It’s all pretty awful (albeit suspenseful, and gruesomely entertaining) stuff, but the way in which one author handles this familiar scenario vs. another I think sheds a little more light on my discussions of realism in fantasy literature.
Here’s how J.R.R. Tolkien handles anthropomorphs as monster food in The Two Towers (Chapter 7: “Shelob’s Lair”):
And sometimes as a man may cast a dainty to his cat (his cat he calls her, but she owns him not) Sauron would send her prisoners that he had no better uses for: he would have them driven to her hole, and report brought back to him of the play she made.
That to me is a great piece of writing. It tells you plenty about the cruelty and maliciousness of Sauron and his relationship with the giant she-spider (which he half-hates and half-fears, but tolerates as a valuable guardian into Mordor).
As for the gory details, it allows my mind to fill in the rest. Tolkien goes on to explain that Shelob cares not for wealth or power, but spends all her time brooding on her next feast. "For all living things were her food, and her vomit darkness," he writes. That's about as nasty and explicit as Tolkien gets.
Now compare that passage with this preview of Richard Morgan’s forthcoming novel The Cold Commands:
In the wild, a Hanliagh black octopus would have wrapped tentacles around surface prey this large and dragged it deep, where it could be drowned and dealt with at leisure. Defeated by the bobbing wood and the manacles, the creatures settled for swarming the boards, tearing at the chained bodies with frenzied, suckered force, biting awkwardly with their beaks. So skin came off wholesale, gobbets and chunks of flesh came with it, finally down to the bone. Blood vessels tore – in the case of a lucky few, fatally. And occasionally, a victim might smother to death with tentacles or body mass across the face. But for most, it was a long, slow death by haphazard flaying and flensing – none of the creatures was bigger than a court-bred hound, they could not otherwise have squeezed in through the chamber’s vents, and even their combined efforts were rarely enough to make a merciful end of things.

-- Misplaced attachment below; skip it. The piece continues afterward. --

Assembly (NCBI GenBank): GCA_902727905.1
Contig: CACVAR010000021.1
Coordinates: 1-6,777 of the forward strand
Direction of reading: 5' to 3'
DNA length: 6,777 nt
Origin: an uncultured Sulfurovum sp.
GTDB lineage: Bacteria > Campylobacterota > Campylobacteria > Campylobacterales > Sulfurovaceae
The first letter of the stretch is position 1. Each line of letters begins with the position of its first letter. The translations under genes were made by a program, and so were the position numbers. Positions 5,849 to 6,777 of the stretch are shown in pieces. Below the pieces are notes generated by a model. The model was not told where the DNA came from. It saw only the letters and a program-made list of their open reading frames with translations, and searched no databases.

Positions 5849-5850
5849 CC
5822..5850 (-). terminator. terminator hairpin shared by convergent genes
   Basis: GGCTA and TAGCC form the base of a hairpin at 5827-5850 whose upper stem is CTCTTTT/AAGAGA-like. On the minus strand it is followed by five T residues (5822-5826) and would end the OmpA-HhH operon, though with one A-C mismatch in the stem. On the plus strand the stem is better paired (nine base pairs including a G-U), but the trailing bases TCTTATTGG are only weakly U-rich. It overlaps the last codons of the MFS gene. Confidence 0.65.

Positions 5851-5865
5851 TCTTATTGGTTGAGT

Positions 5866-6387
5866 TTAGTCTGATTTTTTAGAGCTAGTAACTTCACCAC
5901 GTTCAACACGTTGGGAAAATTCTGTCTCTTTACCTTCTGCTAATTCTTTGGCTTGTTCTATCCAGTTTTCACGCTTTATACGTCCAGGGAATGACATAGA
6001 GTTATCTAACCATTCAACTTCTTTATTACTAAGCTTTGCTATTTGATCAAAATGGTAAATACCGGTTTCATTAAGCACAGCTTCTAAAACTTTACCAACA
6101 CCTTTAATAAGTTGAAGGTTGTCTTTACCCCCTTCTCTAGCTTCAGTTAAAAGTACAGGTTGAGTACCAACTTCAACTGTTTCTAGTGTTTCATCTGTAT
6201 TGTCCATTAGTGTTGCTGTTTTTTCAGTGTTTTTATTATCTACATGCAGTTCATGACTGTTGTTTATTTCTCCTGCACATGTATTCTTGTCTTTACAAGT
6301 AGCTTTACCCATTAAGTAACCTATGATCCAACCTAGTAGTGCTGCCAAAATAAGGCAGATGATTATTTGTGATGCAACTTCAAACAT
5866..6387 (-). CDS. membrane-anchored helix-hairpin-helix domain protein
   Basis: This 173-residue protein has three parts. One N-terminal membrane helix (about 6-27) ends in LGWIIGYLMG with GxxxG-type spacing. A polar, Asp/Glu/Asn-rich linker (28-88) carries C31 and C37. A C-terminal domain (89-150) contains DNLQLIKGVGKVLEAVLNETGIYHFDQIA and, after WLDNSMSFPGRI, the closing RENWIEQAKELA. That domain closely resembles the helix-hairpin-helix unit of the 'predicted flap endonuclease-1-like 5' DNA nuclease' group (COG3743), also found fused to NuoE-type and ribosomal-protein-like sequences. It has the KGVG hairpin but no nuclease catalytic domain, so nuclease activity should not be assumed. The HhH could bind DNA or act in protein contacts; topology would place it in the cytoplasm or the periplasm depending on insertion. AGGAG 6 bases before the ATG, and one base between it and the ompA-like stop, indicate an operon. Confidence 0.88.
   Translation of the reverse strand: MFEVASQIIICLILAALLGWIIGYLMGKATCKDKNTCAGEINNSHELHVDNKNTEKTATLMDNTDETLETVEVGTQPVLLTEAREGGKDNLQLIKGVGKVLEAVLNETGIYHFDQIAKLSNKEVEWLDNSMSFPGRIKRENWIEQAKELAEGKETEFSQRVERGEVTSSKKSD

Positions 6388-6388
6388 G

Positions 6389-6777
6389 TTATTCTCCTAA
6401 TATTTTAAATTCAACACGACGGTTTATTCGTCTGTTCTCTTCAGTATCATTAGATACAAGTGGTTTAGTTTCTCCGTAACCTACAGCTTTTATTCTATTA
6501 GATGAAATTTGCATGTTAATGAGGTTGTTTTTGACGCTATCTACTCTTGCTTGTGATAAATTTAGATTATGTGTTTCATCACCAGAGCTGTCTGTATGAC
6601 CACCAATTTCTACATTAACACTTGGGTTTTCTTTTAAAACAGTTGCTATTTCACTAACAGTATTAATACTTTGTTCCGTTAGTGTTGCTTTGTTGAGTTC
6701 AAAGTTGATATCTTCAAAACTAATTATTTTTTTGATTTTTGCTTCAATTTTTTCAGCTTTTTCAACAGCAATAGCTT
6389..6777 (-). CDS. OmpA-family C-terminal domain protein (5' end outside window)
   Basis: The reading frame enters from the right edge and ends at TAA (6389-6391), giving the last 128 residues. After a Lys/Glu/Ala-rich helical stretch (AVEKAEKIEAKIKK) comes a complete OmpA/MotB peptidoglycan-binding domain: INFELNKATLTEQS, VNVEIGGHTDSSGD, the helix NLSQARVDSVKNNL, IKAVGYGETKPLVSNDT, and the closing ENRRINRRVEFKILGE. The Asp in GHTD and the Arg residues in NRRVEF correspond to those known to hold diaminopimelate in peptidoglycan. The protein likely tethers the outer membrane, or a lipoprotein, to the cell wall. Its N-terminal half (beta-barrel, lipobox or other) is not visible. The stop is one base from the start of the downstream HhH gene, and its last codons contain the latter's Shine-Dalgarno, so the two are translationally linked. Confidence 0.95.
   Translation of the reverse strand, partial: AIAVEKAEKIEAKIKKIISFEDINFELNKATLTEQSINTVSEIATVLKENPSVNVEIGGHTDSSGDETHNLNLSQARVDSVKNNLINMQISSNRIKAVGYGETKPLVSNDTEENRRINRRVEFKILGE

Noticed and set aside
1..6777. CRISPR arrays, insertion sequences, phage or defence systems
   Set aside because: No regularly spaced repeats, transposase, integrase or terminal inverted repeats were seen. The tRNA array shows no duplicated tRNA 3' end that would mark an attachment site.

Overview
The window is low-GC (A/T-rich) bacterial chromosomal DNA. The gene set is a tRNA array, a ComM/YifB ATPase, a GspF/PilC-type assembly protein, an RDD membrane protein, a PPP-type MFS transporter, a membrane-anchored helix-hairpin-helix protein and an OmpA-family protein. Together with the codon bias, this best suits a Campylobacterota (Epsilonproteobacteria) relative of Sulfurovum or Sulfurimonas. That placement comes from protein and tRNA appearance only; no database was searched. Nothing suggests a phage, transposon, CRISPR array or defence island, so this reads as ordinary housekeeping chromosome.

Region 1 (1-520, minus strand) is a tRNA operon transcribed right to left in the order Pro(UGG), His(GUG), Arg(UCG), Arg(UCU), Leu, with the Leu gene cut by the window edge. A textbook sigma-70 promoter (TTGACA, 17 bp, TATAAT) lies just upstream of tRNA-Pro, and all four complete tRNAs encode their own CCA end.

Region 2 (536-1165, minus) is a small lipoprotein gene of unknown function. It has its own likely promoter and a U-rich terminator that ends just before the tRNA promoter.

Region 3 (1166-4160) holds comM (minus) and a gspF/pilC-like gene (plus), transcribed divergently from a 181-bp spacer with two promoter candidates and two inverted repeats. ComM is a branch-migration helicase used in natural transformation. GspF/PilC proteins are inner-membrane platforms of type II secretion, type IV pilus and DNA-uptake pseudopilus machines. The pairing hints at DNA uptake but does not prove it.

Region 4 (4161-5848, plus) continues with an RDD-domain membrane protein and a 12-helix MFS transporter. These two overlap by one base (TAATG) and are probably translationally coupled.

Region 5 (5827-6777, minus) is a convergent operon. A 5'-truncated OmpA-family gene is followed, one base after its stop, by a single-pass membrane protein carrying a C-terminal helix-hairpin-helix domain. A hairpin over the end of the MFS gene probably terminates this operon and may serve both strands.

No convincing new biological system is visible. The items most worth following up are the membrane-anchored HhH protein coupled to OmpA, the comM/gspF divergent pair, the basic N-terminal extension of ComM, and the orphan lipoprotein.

Jhiral was watching her.
She forced herself not to look away – the spray of blood, the up-and-down flail of tentacles like thick black whips, the soft, mobbing purple-black shapes hanging off the wood and flesh, crawling across it. Her gaze snagged on a wild, wide-open human eye and a screaming mouth, briefly blocked by a thick crawling tentacle, then uncovered again to shriek to shriek, to shriek……
As for that passage, man, it’s brutal. It’s effective, and horrifying, and well-done. But it’s not why I read fantasy. It jerked me back into reality with its clinical descriptions of flensing and tearing blood vessels. Perhaps Morgan intended this scene as a condemnation of torture. It vaguely reminded me of the real-life practice of waterboarding, albeit turned up to 11. I don’t know. I read it and it just felt — too much.
Perhaps what I object to in some modern fantasy literature is the degree to which it emphasizes violence—graphic carnage is shown in vivid, sometimes nauseating color, vs. implied in the older forms. Because in the end, being the plaything of a monstrous, reeking, millennia old spider, paralyzed with poison, and eaten alive, isn’t any more comforting than being consumed piece by piece by a swarm of ravenous octopi. But I know which one I’d rather read. And it does not involve cephalopods.
I’ve said my piece on this a few times and have little else to add; I happened to see that Morgan posted that excerpt at his website and thought it provided a timely example of what I was trying to convey in my couple of previous posts on the subject.
Just more food for thought (no pun intended) and a rather lighthearted example in the ongoing realism debate.